This story officially entered New York City environmental lore when New York Magazine included it in the annual Reasons to Love New York issue as “Reason 19. Because Our Air Is the Cleanest It’s Been in 50 Years.”  The recent article describes the public-private coalition of city officials, lawmakers, non-profits and private sector banks that came together for a $100 million financing program that would help building owners make the transition to cleaner fuels.  The result: around 3,000 buildings have converted to cleaner fuels, which has been the primary driver in reducing sulfur-dioxide pollution by nearly 70 percent. Read More »

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WATCH: NYC Clean Heat Video

EDF’s US Climate and Energy Program takes to the airwaves

A lot has been happening with NYC Clean Heat lately.  We have converted over 1,200 boilers to the cleanest available fuels and we have reduced over 150 tons of soot pollution, or particulate matter (PM2.5), from the air.  That number is equivalent to removing over 800,000 light-duty passenger vehicles from the road for one year, or over 13 billion miles traveled!

And now we’re taking to the airwaves.  We created a video to showcase our achievements and create a new outreach tool to propel us to our next accomplishment.

Source: NYC Clean Heat

To give you a little background, NYC’s Department of Health estimates that achieving our goal, reducing soot pollution by replacing highly-polluting No. 6 and No. 4 heating oils to the cleanest available fuels, will result in over 120 lives saved each year and prevent hundreds of emergency room visits and hospitalizations for respiratory and cardiovascular conditions.  Approximately 1,500 buildings still need to complete conversions by the end of the year, and, roughly 2,000 permits for No. 6 oil are set to expire before March 2014, representing 232 tons of soot pollution.  Here’s an astonishing fact – only 1% of all buildings in NYC use these heavily polluting heating oils, yet burning these oils creates more soot than all of the cars and trucks in NYC combined.  The problem is grave, but the solution is within grasp. Read More »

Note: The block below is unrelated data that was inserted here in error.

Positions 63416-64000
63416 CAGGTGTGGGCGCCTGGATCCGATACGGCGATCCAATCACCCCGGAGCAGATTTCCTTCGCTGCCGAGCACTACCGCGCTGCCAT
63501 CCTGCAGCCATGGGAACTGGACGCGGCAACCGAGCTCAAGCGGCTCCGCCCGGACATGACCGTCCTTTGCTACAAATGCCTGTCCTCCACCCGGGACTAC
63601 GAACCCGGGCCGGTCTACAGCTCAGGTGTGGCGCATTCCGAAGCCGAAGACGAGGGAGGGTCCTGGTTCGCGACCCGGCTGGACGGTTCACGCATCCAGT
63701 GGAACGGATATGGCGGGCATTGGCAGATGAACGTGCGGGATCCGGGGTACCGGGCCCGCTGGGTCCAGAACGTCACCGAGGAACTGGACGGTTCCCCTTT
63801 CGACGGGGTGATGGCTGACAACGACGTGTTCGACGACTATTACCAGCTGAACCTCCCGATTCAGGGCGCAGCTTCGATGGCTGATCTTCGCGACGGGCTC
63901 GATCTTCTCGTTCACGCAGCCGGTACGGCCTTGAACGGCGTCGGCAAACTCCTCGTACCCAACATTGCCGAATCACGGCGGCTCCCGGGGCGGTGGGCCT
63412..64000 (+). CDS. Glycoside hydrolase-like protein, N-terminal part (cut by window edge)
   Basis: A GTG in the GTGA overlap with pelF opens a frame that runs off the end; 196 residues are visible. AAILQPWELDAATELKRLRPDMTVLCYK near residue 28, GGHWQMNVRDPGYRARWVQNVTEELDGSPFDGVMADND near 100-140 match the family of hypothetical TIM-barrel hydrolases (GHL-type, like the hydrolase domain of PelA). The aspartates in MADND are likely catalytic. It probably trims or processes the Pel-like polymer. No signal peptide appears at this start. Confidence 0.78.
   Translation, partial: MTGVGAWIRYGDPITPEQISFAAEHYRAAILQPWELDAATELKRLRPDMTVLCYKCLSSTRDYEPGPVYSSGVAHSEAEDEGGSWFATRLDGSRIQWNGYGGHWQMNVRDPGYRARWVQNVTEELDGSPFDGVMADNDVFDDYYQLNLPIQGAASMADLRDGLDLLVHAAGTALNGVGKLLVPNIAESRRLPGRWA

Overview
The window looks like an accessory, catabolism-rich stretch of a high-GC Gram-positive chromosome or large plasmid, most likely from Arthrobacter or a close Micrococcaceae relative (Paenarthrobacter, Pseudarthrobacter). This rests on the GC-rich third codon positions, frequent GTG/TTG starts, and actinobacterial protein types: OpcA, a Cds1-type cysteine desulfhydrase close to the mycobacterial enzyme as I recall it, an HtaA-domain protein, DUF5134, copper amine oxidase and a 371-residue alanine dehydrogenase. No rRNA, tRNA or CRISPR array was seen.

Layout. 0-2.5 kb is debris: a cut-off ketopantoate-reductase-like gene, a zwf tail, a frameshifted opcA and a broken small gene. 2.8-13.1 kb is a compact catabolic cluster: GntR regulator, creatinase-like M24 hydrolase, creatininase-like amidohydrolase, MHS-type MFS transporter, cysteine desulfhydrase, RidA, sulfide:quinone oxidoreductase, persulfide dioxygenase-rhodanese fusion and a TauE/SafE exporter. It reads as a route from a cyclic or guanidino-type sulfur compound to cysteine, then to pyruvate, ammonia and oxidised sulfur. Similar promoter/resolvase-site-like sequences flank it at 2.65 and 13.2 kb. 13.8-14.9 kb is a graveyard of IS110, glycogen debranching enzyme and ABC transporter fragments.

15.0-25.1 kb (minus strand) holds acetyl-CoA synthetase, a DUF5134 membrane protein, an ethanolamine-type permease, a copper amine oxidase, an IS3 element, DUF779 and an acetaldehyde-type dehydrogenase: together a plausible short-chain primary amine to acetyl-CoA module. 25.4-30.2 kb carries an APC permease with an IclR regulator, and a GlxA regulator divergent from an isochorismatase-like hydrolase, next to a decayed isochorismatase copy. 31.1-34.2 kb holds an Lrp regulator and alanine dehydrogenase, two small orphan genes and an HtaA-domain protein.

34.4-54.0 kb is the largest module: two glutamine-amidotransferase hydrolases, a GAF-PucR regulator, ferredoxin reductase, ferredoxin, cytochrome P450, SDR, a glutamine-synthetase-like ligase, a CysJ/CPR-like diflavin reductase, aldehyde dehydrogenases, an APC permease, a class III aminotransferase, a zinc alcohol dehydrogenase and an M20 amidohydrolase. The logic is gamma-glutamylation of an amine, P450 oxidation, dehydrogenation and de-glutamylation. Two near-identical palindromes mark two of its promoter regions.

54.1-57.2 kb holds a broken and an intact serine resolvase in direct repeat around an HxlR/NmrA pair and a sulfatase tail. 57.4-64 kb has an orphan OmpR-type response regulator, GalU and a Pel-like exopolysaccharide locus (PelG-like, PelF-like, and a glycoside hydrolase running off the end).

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Don’t Turn The Lights Off On Demand Response

Source- FERC: National Assessment of Demand Response Potential

If Texas Legislators want to make sure the lights stay on this summer, they have a great opportunity to do so tomorrow, April 9, 2013, while saving electric customers money.  There are two critical bills being considered at the legislature in Texas that would expand the use of demand response, a tool that allows customers to voluntarily reduce peak, or high, electricity use and receive a payment for doing so in response to a signal from their energy provider.  We need to take advantage of tools like demand response to alleviate the pressures facing the Texas electric grid, what EDF refers to as the ‘Texas Energy Crunch,’ which include a shrinking water supply, growing population and rising summer temperatures.